* From this it follows that deviations from the correct line create a twofold danger to the alliance of the workers and peasants: a danger from the side of those who want, for instance, to transform the temporary emergency measures for grain procurement into a permanent or long-term policy of the Party; and a danger from the side of those who want to take advantage of the discontinuance of emergency measures in order to give the kulak a free hand, to proclaim complete freedom of trade, without any regulation of trade by state bodies. Hence, in order to ensure that the correct line is pursued the fight must be waged on two fronts. [cont. onto p. 301. -- DJR]
I take this opportunity to observe that our press does not always follow this rule and sometimes displays a certain one-sidedness. In some cases, for instance, the press exposes those who want to transform the emergency measures for grain procurement which are of a temporary character, into a permanent line of our policy and who thus endanger the bond with the peasants. That is very good. But it is bad and wrong if at the same time our press fails to pay sufficient attention to and properly expose those who endanger the bond from the other side, who succumb to the petty-bourgeois elemental forces, demand a slackening of the fight against the capitalist elements in the countryside and the establishment of complete freedom of trade, trade not regulated by the state, and thus undermine the bond with the peasants from the other end. That is bad. That is one-sidedness.
It also happens that the press exposes those who, for instance, deny the possibility and expediency of improving the small and middle individual peasant farms, which at the present stage are the basis of agriculture. That is very good. But it is bad and wrong if at the same time the press does not expose those who belittle the importance of the collective farms and the state farms and who fail to see that the task of improving small and middle individual peasant farms must be supplemented in practice by the task of expanding the construction of collective and state farms. That is one-sidedness.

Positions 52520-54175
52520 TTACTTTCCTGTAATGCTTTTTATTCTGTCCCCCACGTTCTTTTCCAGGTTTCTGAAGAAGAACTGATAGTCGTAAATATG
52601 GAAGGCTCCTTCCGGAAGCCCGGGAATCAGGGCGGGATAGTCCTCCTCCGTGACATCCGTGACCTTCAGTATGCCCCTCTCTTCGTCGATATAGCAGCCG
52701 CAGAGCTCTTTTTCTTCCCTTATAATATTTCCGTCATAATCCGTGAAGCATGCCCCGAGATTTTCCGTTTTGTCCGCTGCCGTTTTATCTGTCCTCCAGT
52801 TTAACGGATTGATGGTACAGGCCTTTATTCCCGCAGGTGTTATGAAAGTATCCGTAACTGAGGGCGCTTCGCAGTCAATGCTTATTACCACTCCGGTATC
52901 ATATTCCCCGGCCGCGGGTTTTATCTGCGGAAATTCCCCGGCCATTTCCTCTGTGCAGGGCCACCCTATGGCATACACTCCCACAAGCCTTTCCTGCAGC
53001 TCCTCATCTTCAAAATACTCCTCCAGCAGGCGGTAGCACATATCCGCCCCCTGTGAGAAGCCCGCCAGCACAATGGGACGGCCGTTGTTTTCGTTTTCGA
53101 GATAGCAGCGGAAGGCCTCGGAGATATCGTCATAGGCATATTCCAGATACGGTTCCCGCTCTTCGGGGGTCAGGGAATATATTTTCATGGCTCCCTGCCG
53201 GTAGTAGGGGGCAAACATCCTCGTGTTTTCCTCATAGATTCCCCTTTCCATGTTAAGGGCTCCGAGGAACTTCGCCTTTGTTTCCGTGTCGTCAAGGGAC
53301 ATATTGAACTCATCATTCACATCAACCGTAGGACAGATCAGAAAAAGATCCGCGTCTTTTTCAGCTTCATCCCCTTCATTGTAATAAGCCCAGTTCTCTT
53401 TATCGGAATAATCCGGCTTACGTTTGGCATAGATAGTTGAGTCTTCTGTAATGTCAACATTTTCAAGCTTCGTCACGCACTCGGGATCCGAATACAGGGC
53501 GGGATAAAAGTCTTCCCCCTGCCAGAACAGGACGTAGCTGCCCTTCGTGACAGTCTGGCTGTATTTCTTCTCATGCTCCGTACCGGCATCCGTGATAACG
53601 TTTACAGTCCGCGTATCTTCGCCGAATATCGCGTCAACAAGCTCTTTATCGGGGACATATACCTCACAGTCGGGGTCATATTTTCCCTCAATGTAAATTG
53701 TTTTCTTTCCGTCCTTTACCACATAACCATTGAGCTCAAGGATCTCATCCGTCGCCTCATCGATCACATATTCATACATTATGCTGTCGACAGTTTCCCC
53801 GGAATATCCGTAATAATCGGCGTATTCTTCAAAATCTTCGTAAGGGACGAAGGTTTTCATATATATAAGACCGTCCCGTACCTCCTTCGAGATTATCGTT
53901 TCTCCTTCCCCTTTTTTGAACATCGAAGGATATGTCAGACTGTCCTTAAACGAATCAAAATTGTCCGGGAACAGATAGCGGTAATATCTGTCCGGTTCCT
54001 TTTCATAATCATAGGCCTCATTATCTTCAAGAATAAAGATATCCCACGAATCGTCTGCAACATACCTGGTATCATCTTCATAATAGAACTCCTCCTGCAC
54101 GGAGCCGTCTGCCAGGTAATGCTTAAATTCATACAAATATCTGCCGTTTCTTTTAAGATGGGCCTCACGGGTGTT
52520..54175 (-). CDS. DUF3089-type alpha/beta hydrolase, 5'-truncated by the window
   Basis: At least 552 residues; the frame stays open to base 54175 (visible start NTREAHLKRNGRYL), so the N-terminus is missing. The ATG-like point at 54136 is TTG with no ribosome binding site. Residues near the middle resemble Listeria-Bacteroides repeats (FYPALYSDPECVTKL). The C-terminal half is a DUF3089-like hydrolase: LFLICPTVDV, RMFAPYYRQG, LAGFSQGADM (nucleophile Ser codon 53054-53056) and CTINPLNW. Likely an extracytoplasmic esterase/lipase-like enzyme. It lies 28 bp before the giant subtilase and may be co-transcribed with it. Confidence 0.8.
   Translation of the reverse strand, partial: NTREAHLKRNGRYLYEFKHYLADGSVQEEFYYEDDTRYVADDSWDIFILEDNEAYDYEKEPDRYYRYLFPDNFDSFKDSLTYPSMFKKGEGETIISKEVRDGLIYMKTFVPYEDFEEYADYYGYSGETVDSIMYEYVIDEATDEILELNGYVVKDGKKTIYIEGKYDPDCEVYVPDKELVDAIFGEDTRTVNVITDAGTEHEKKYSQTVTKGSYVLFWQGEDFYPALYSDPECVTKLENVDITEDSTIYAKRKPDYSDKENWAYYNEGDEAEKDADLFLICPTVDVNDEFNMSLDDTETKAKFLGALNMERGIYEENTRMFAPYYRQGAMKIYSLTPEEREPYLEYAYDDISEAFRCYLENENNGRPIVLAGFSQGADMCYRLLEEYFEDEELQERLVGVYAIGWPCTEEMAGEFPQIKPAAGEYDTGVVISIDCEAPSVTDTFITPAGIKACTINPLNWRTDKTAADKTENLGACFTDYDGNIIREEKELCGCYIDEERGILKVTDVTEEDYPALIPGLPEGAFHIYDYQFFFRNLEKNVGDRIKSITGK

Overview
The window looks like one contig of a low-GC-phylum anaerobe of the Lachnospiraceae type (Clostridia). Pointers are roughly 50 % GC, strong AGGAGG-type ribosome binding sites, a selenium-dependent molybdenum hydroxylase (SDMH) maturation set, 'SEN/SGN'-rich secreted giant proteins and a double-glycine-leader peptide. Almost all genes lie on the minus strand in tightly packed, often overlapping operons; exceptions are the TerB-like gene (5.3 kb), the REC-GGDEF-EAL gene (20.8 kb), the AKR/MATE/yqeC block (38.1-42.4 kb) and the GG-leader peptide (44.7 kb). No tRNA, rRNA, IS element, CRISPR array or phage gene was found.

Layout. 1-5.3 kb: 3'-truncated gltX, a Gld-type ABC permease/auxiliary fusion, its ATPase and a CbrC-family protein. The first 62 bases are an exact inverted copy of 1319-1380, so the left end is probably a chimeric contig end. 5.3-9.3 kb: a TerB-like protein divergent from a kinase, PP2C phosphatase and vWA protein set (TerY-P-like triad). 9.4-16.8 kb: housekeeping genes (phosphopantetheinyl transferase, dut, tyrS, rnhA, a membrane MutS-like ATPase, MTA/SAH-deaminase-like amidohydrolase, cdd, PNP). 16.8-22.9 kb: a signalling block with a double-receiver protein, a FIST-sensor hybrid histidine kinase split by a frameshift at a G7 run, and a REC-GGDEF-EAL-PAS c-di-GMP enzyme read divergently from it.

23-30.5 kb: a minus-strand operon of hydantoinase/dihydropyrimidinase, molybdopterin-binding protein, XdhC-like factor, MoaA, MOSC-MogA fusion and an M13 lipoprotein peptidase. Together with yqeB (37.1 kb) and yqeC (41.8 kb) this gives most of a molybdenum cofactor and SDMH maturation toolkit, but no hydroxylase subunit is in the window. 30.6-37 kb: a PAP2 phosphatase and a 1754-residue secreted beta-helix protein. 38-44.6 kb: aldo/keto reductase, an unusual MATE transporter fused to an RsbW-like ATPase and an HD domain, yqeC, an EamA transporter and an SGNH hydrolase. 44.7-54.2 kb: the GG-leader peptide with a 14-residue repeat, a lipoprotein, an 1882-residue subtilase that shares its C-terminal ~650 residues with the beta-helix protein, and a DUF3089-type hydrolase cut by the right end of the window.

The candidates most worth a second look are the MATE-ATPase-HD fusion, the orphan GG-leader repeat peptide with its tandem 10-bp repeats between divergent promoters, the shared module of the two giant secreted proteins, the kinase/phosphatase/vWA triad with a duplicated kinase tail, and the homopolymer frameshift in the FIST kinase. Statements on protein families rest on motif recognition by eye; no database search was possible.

In order to ensure that the correct line is pursued, the fight must be waged on two fronts, and all one-sidedness must be rejected.
What must be done to ensure that these tasks are not separated from one another in the course of our current work in the countryside?
We must, at least, issue a guiding slogan that will combine all these tasks in one general formula and, consequently, prevent these tasks from being separated from one another.
Is there such a formula, such a slogan in our Party arsenal?
Yes, there is. That formula is Lenin's slogan: "To come to an agreement with the middle peasant, while never for a moment renouncing the fight against the kulak, and firmly rely ing solely on the poor peasant."
That is why I think that this slogan is the most expedient and all-embracing slogan, that it must be brought to the
forefront just now, precisely under the present conditions of our work in the countryside.